Offline dexters_lab

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Re: Relay car theft
« Reply #15 on: November 27, 2017, 05:46:09 pm »
we have a keyless entry car too...

i described how this type of repeater box attack works to my partner a few months ago and now she keeps the keys in a metal box in the bedroom
"A common mistake people make when trying to design something completely foolproof is to underestimate the ingenuity of complete fools." - Douglas Adams
https://www.youtube.com/user/DextersLab2013
http://dexterslab2013.blogspot.co.uk/
 

Offline Jeroen3

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Re: Relay car theft
« Reply #16 on: November 27, 2017, 05:55:02 pm »
It's an amplifier. The key is a weak transmitter, when you amplify it the car thinks it's near enough to unlock.
Then, when you start the car, the key won't be challenged anymore.

You can then drive away and use your laptop to pair new keys anytime anywhere, as long as the engine is on.

A lot of land rovers have been stolen this way.
 

Offline cybermaus

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Re: Relay car theft
« Reply #17 on: November 27, 2017, 06:48:35 pm »
You can then drive away and use your laptop to pair new keys anytime anywhere, as long as the engine is on.

Is that true? I have trouble believing that, especially the lighthearted "anytime anywhere" part of it.

I am sure once they have full hardware access, they get around it. Desoldering flash chips if needed. But you make it sound like "as long as the engine is running, the car will accept all new keys" and I think that may may under-represent it a little. Either that, or the engineers at land rover have been really stupid, given that we are already past the recorded and played back signal age, so some security awareness has set it (its not the 90's or 00's anymore)
 

Offline Jeroen3

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Re: Relay car theft
« Reply #18 on: November 27, 2017, 06:55:52 pm »
No, it's not like "click here to add key", it's more complicated. But basically: physical access is full access.

« Last Edit: November 27, 2017, 07:06:11 pm by Jeroen3 »
 

Offline janoc

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Re: Relay car theft
« Reply #19 on: November 27, 2017, 09:18:01 pm »
No, it's not like "click here to add key", it's more complicated. But basically: physical access is full access.



Depends on the car. That Mercedes was likely shipped out to Ukraine/Russia right away. Other cars that have this kind of system - e.g. many new Renaults, Skodas, VWs - are mostly stolen to be taken apart for parts and resold because it is more profitable and safer like that.  Nobody will bother with re-keying the ECU in such case.
 

Online Marco

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Re: Relay car theft
« Reply #20 on: November 28, 2017, 01:19:09 am »
It's so bloody silly, the silicon to do time of flight distance simulation would have added zero to the cost of manufacture. >10 year old cheap PICs can do it, so could they.

There hasn't been justification to do proximity detection based on signal strength in decades, yet we still get systems which do so.
 

Online Halcyon

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Re: Relay car theft
« Reply #21 on: November 28, 2017, 01:39:32 am »
Safety wise I don't think you can stop an operating car if the card goes out of range. You can't have a car simply cut out on the motorway, just because a passenger pops the card somewhere well screened. You might disable the car the next time it comes to a halt, but that could be quite quirky and annoying in practice.

You'll find some cars will allow you to drive short distances initially (for example to move the car) but after that it won't allow you to re-engage the driving gears after you put it into park, without the key being present.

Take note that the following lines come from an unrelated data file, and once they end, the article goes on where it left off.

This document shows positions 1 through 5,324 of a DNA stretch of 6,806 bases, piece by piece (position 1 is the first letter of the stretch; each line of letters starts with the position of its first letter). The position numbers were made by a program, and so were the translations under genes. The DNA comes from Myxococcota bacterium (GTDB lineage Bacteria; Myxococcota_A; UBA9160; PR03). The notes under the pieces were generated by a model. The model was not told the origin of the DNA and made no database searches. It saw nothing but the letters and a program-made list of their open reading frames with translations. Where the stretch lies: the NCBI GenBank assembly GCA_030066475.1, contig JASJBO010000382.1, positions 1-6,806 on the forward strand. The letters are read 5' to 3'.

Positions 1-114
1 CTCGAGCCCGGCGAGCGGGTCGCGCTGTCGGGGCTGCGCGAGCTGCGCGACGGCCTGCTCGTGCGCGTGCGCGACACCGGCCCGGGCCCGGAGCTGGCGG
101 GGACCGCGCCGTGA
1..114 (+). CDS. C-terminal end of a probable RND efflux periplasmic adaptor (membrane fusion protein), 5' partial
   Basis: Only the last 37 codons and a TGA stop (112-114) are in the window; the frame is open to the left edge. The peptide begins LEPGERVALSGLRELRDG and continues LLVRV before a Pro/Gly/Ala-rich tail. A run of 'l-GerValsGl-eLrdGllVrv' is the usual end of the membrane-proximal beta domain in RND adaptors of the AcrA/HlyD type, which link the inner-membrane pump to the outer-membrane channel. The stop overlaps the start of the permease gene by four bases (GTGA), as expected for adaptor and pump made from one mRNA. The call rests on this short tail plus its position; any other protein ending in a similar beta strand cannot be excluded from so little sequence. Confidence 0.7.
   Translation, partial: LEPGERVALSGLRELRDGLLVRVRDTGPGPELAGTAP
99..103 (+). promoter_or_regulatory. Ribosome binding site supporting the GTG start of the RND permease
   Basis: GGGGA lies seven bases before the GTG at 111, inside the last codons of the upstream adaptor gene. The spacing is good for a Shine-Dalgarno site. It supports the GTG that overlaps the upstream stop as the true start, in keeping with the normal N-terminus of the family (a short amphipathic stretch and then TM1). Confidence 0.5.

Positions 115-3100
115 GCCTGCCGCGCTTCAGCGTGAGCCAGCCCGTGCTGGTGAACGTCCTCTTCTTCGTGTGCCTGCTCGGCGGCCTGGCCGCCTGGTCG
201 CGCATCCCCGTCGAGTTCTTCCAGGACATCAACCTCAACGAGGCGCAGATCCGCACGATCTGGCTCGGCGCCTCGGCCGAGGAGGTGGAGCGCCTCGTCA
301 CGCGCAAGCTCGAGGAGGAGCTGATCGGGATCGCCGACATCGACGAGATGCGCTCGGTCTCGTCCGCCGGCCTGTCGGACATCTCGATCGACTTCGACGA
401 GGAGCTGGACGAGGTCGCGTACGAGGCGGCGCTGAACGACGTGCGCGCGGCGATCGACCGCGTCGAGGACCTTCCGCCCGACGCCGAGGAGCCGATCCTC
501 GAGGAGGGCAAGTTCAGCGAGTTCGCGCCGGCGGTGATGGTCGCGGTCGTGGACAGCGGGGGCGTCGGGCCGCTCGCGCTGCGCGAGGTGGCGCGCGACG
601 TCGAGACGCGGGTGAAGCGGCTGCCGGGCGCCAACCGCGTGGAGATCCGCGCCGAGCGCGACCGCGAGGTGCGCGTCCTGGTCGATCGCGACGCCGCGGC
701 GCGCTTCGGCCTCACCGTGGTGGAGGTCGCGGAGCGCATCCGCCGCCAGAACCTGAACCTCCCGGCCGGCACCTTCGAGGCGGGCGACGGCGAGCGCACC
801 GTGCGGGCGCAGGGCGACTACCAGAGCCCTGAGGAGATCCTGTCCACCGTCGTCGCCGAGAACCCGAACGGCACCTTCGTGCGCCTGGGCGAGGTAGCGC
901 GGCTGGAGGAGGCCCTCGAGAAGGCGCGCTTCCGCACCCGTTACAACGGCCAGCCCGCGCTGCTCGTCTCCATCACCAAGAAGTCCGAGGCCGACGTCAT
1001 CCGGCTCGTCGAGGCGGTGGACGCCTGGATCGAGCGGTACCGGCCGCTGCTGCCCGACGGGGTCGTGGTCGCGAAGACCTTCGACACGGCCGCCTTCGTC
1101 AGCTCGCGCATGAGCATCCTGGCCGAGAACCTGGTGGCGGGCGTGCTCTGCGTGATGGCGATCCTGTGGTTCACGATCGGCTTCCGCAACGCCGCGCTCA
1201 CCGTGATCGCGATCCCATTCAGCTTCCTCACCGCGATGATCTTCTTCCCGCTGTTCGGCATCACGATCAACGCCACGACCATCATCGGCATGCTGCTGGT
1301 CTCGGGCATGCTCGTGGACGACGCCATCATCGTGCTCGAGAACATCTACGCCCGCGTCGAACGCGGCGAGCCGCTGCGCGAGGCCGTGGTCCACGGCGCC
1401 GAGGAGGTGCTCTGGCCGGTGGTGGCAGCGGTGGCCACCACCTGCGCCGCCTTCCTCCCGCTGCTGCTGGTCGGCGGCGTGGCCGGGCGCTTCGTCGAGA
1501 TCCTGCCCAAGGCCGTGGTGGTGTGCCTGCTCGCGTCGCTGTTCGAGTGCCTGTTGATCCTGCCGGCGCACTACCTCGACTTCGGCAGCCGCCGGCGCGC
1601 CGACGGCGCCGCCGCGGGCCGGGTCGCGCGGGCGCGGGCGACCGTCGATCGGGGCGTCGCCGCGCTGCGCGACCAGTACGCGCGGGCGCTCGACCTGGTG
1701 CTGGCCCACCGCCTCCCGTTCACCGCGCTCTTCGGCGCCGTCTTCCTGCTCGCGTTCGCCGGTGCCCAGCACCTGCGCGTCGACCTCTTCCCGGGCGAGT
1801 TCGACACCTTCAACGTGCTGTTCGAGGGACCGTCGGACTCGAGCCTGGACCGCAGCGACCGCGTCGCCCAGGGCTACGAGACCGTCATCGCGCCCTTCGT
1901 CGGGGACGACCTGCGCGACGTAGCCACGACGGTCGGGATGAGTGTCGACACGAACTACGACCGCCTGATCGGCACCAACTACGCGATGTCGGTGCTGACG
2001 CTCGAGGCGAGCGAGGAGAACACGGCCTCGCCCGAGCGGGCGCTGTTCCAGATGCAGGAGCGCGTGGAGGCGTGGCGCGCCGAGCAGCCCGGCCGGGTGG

Offline janoc

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Re: Relay car theft
« Reply #22 on: November 28, 2017, 01:58:17 am »
It's so bloody silly, the silicon to do time of flight distance simulation would have added zero to the cost of manufacture. >10 year old cheap PICs can do it, so could they.

There hasn't been justification to do proximity detection based on signal strength in decades, yet we still get systems which do so.

ToF is not going to be any more reliable given the usual distances these things work at. Those are nanosecond times. The possible errors (e.g. due to multipath or reflections) would be such that the window within which it needs to accept the signal would need to be fairly large. And I doubt someone is going to try to do a relay attack across a football field - in the typical case the keyfob is only few meters away behind a wall ...

Most of these systems don't even do proximity detection based on signal strength - there is no need for it. Either the computer manages to interrogate the keyfob or it doesn't, with one antenna on the outside to open the doors and possibly another one inside that unblocks the ignition. The "proximity" part is only because of the very low power of the transmitter in the fob limiting the distance naturally.
 

Offline bills

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Re: Relay car theft
« Reply #23 on: November 28, 2017, 02:41:27 am »
Ok you guys made me think about this(good thing) I did some tests, The range of the key fob is about .5 meter.
test 1- aluminum foil- no response will not work the locks.
2- anti static bag , no help fob works just fine.
3- aluminised   Mylar bag see #2.
more tests to come.
The car is a 2017 Ford Explorer.
At this point I plan to store my fob under my foil hat until I figure a defense.
Update A "passport guard"  rfid shield worked as well as the aluminum foil, (rogue wallet co.)
It is just a paper envelope ??
I guess there is no need to alter my foil hat. 
Never argue with idiots. They drag you down to their level and beat you with experience.
 

Offline cybermaus

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Re: Relay car theft
« Reply #24 on: November 28, 2017, 05:09:36 am »
It's so bloody silly, the silicon to do time of flight distance simulation would have added zero to the cost of manufacture. >10 year old cheap PICs can do it, so could they.

There hasn't been justification to do proximity detection based on signal strength in decades, yet we still get systems which do so.

It may be more complex.

Sure, EM travel time on a pulse is easily done. But a simple responce pulse could be spoofed by the relay itself. So the relay would know when to dumbly pass the data, and when to generate a pulse. To be secure, you would have to be measure response time between an encrypted challenge-response pair.

So a challenge token received (at least 64 bit, for a "minor" encryption, but I am sure people will yell about 256 or 512 bit) . Apply some public/private key encryption, in other word, processing time, and send the response back, again at least 64 bit.

When a 1uSec calculation and packet length is involved, it is a whole lot more difficult to determine if it arrived in the correct 5ns window.